“There can be multiple networks, the AP, and the teams who have their own cameras,” Travis says. “We’re always looking for the best possible way to place them in order to capture the most unique angles.”

With all the live production crews from the networks shooting too, things on the field can get pretty hectic. But with their custom workflow, NFL Films can work fast and keep their quality high.

Their typical configuration includes an overhead camera and one on the ground, as well as cameras on wires. For the Super Bowl, they might position as many as 35 cameras from different perspectives.

As Pete explains, NFL Films is owned by 32 teams. Each team has its own media departments and camera departments.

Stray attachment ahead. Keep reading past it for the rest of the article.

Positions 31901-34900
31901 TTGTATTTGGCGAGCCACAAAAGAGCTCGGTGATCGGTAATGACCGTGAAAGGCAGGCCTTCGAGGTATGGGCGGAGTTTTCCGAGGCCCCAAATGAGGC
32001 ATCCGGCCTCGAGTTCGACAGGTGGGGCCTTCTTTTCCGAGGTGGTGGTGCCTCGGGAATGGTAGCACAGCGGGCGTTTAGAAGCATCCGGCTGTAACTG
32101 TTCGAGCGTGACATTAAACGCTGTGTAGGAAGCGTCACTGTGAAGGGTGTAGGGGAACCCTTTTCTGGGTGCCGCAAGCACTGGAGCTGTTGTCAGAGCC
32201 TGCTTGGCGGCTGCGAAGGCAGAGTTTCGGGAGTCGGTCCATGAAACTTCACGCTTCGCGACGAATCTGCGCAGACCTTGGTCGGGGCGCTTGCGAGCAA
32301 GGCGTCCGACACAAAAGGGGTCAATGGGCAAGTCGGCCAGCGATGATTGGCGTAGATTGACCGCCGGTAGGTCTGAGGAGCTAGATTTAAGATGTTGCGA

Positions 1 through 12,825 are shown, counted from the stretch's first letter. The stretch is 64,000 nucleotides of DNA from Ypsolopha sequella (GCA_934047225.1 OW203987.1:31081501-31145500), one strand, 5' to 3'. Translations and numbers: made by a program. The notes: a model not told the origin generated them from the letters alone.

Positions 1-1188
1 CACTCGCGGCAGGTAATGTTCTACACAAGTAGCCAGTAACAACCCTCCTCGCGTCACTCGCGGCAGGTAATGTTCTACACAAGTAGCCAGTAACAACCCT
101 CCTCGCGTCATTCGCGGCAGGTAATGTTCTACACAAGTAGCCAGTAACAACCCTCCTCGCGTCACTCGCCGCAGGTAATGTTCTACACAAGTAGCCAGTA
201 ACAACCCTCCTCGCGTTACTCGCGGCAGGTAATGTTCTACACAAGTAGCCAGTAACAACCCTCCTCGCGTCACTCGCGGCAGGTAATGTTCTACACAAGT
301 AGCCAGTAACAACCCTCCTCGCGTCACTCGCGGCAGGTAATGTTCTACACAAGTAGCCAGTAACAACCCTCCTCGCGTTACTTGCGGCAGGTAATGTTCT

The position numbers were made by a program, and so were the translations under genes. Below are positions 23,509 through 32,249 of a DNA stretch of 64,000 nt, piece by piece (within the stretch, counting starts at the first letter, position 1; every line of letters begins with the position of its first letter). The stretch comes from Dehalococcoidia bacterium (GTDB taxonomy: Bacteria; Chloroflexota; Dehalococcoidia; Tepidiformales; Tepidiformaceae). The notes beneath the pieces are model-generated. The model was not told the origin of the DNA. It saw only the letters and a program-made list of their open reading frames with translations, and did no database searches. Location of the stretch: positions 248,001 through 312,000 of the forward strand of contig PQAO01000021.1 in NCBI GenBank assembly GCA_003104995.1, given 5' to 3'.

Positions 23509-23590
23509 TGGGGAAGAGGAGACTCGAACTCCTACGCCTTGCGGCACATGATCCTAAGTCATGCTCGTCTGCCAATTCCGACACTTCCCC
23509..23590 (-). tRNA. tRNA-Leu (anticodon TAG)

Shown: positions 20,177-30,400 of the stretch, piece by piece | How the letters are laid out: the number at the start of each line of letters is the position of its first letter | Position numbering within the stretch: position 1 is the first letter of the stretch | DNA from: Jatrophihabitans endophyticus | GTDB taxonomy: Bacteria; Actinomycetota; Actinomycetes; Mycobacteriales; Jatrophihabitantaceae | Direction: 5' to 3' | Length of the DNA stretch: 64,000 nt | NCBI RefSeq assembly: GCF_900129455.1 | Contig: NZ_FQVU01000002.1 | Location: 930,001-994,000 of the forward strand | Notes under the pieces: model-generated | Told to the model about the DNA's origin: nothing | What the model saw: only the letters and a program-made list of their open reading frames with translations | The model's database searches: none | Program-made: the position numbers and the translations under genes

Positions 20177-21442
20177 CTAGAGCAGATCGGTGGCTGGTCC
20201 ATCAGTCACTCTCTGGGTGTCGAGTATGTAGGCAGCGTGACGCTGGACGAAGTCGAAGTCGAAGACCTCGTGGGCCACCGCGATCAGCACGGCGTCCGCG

“We consult with several of the teams to share packages and settings, and this lets us incorporate their footage into NFL Films’ productions, too.”

A solid game plan

NFL Films sends a crew to capture the action for every single game.

To capture all that footage and push it through the production pipeline, Travis, along with Broadcast Engineer, Joe Valenti, created a complex yet elegant workflow.

“At the end of every quarter, we deliver our camera cards to a media manager, who adds metadata. Audio is captured separately, so they take the sound and video cards and put them in a folder together. They put that onto an SSD, and that goes into the server rack we have at every stadium,” Travis explains.

“That content is delivered over the network through UDP technology. We have a redundant gig connection at every stadium that is a triangulated path, sending to our network and to NFL films to ensure zero packet loss as the files land in our facility in Mt. Laurel, NJ.”